Researchers judge the usefulness of tunneling diodes by the abrupt change in the current densities they carry, a characteristic known as “peak-to-valley ratio.” Different ratios are appropriate for different kinds of devices. Logic circuits such as those on a computer chip are best suited by a ratio of about 2.
The RITDs that Berger’s team fabricated had a ratio of 1.85. “We’re close, and I’m sure we can do better,” he said.
He envisions his RITDs being used for ultra-low-power computer chips operating with small voltages and producing less wasted heat.
“Chip makers today are having a great difficulty boosting performance in each generation, so they pack chips with more and more circuitry, and end up generating a lot of heat,” Berger said. “That’s why a laptop computer is often too hot to actually sit atop your lap. Soon, their heat output will rival that of a nuclear reactor per unit volume.”
“That’s why moving to quantum devices will be a game-changer.” RITDs could form high-resolution detectors for imaging devices called focal plane arrays. These arrays operate at wavelengths beyond the human eye and can permit detection of concealed weapons and improvised explosive devices. They can also provide vision through rain, snow, fog, and even mild dust storms, for improved airplane and automobile safety, Berger said. Medical imaging of cancerous tumors is another potential application.
Ohio State University
Now, researchers at the Salk Institute for Biological Studies shed light on the long missing connection: A metabolic master switch, which, when thrown, allows nutrients to directly alter the rhythm of peripheral clocks.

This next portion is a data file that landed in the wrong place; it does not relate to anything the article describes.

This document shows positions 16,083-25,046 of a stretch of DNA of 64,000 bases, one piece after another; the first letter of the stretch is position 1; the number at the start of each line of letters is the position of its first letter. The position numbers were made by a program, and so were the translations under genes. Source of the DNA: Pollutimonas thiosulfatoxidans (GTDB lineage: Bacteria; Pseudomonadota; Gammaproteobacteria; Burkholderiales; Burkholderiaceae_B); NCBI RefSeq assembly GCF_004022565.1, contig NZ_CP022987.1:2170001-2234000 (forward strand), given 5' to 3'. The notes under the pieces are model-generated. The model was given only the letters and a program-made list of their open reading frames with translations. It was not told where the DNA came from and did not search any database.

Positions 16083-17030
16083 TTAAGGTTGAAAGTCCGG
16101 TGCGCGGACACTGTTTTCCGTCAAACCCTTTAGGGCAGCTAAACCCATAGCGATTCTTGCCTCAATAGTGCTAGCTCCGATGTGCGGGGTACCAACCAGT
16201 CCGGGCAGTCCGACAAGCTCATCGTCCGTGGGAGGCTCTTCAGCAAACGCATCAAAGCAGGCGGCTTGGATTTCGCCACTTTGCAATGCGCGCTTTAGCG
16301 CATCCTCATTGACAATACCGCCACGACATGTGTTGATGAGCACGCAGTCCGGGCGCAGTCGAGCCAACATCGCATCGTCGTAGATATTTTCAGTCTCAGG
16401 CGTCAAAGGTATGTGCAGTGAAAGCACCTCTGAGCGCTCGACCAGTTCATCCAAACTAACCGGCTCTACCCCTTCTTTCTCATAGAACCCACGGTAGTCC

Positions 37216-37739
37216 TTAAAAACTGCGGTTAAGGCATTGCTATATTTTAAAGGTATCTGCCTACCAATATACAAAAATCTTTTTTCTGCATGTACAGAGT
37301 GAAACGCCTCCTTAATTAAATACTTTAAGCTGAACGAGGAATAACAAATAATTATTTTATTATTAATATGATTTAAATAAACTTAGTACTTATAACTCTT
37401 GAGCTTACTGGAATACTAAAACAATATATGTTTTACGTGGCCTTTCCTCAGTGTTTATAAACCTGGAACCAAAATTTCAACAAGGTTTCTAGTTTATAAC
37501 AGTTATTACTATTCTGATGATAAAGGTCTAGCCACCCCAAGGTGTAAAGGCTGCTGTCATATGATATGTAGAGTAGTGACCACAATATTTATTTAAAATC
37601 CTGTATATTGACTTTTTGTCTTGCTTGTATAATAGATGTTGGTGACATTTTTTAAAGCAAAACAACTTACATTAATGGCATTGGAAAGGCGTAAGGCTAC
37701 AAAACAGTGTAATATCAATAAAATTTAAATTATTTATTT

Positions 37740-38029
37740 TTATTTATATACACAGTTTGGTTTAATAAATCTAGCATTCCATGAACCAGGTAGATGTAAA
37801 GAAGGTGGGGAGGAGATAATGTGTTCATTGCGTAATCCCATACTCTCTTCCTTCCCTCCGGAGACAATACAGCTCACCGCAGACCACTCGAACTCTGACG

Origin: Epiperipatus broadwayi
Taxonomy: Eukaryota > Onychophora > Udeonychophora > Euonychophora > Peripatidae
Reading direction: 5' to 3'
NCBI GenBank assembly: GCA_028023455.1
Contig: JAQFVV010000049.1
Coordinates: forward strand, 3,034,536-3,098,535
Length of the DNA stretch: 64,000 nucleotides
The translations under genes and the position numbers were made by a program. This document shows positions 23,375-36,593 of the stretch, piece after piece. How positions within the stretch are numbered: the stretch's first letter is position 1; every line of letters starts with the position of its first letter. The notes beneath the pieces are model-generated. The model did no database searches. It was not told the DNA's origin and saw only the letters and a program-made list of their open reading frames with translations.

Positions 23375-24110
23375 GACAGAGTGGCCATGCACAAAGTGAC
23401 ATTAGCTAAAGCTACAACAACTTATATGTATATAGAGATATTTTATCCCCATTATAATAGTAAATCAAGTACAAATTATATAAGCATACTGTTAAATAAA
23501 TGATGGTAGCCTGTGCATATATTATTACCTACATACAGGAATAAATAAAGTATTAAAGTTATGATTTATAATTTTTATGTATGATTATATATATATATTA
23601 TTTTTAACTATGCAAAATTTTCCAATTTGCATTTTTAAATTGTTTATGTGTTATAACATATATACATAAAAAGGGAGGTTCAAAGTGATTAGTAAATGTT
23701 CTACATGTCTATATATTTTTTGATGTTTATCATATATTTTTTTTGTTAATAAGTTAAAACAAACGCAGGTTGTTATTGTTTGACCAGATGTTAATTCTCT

Since the body's circadian rhythm and its metabolism are closely intertwined, the risk for metabolic disease shoots up, when they are out of sync. "Shift workers face a 100 percent increase in the risk for obesity and its consequences, such as high blood pressure, insulin resistance and an increased risk of heart attacks," says Howard Hughes Medical Investigator Ronald M. Evans, Ph.D., a professor in the Salk Institute's Gene Expression Laboratory.
The researchers' findings, which are published in the Oct. 16, 2009, issue of Science, could have far-reaching implications, from providing a better understanding how nutrition and gene expression are linked, to creating new ways to treat obesity, diabetes and other related diseases. "It is estimated that the activity of up to 15 percent of our genes is under the direct control of biological clocks," says Evans. "Our work provides a conceptual way to link nutrition and energy regulation to the genome."
The clocks themselves keep time through the rhythmic waxing and waning of circadian gene expression on a roughly 24-hour schedule that anticipates environmental changes and adapts many of the body's physiological functions to the appropriate time of day. The most obvious one, the sleep-wake rhythm, is tightly linked to the night-day cycle. But so are physical activity and metabolism.
"When we get up in the morning we 'break the fast'," says Evans. While opening the fridge doesn't require a lot of physical activity, the situation for animals in the wild is quite different. "If you are a predatory animal you run to hunt. If you are prey, you run to get away."